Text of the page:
The Department of Health (DoH) is contacting people across the UK and urging them to make a real difference to the lives of older and disabled people in the country, following the first national Dignity Action Day held yesterday.
It was argued that simply treating people in these demographics with dignity can make a massive difference to the lives of the thousands of people in England who are receiving care and support.
The DoH defines dignity as receiving personalised care and having it delivered with respect and in the knowledge that they are being addressed as an individual.
Care Services Minister Phil Hope said that dignity must be at the heart of care and to succeed, the care and support system is being changed to make it fairer, more affordable and much more simple.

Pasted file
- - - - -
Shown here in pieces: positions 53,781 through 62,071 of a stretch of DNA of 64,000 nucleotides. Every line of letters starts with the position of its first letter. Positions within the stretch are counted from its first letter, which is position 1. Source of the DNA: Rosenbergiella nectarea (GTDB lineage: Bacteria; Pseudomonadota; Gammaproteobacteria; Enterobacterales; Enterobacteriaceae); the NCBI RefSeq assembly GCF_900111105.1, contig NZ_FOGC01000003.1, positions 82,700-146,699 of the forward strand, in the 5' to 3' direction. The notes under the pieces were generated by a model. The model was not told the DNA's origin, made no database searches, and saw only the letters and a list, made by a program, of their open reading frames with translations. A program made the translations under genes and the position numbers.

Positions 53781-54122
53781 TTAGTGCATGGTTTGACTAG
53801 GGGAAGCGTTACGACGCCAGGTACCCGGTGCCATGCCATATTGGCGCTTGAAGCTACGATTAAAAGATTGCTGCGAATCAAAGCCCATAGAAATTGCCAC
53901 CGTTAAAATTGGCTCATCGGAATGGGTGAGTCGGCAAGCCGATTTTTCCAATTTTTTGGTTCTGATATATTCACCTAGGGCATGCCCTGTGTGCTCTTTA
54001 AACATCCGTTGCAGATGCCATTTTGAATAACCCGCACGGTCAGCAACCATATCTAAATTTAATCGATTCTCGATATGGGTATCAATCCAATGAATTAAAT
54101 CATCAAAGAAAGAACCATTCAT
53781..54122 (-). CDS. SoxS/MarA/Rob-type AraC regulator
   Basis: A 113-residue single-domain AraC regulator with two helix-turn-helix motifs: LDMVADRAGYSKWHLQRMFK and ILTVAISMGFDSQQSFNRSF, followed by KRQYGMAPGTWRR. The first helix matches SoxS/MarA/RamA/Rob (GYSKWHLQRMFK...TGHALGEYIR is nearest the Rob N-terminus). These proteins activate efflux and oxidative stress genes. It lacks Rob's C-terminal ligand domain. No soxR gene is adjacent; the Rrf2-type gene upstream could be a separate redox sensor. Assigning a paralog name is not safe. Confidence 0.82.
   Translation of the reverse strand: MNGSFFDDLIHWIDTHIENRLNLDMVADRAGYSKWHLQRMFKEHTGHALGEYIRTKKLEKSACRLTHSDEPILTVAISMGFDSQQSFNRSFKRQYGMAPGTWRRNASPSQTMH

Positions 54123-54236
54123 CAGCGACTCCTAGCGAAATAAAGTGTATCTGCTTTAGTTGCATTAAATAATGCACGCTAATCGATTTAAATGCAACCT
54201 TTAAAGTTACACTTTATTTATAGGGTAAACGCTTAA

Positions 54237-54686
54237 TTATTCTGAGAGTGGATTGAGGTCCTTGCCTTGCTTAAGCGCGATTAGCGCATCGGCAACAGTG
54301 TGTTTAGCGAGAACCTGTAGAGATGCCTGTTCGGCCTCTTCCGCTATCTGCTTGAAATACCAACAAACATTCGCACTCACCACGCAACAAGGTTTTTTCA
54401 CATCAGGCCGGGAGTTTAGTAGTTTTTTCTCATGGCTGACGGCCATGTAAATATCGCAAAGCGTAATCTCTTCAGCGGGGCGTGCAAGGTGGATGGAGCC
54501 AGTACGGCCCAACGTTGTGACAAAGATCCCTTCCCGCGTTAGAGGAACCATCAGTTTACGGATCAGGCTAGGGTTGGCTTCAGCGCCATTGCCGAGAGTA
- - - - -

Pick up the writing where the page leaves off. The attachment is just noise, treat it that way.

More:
He added: "The ageing population means more of us will need care and support at some point. We’re asking the public to give a bit of time to make a big difference to the lives of those receiving care by becoming a Dignity Champion."
This week, top experts from the field of dementia research met for the first time with Mr Hope to highlight the need to improve the volume and quality of work relating to the issue from researchers in the UK.